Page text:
Paul “Skip” Stam has idiosyncratic notions about case law. Encountering obstacles to the conservative agenda in established law, or a constitution, he has reached through them for obsolete iterations of dogma in archaic documents such as the Magna Carta, the Code of Justinian or more recently, as with the marriage amendment, the Acts of the Albemarle. Ignoring the lineage of precedent, he finds the future in history’s discards.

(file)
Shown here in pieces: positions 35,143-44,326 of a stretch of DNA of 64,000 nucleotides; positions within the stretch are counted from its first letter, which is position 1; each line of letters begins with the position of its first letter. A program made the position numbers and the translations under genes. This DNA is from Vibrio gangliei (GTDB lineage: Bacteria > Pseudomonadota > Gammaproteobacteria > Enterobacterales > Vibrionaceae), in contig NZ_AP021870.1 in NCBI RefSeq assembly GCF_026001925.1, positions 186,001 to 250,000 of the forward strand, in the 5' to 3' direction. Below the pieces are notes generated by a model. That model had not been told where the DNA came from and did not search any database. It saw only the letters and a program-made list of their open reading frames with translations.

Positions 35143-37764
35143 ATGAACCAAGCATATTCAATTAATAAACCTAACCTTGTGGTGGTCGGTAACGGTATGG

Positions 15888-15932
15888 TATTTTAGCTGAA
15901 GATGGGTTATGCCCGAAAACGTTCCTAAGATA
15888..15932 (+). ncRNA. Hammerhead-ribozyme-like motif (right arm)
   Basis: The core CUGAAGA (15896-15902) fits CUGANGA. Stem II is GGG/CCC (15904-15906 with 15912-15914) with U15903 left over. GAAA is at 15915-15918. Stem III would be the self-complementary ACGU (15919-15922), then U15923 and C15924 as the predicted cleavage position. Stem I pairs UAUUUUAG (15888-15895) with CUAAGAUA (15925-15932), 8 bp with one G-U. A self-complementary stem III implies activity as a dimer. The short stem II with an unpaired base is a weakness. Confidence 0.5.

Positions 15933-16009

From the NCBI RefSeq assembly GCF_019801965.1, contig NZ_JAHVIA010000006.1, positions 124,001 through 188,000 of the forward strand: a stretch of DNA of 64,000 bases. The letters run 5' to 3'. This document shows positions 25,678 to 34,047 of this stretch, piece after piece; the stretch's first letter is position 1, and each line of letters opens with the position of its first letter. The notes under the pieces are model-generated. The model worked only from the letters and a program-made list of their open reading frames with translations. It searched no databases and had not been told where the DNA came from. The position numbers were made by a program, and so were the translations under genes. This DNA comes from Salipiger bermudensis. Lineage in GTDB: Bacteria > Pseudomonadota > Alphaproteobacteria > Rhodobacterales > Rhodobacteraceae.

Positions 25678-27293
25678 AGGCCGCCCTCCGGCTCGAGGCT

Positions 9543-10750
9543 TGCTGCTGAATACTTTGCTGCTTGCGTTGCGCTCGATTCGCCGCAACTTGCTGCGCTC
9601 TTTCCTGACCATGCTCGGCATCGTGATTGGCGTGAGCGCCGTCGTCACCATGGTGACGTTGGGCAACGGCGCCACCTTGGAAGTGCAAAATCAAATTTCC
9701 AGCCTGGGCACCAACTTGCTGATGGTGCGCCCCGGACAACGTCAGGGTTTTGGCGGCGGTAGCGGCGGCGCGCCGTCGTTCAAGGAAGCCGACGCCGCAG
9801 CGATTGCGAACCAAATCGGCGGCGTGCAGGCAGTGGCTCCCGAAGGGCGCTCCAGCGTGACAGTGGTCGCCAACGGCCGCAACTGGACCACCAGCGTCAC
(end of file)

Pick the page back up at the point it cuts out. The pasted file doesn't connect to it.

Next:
It is a curious affectation that Stam dotes on quirks in outdated pre-revolutionary law to justify assaults on post-revolutionary freedoms and liberties. His royalist tendencies bespeak an aristocratic and autocratic disdain for civil government rather than any zeal for individual freedoms. In supporting the drive to restrict the human right of individuals to form partnerships for life he has oft quoted the 1669 Acts of the Albemarle as the foundation of marriage in North Carolina. How quaint and reckless to claim a foundation on the shifting sands of history in the Albemarle Sound.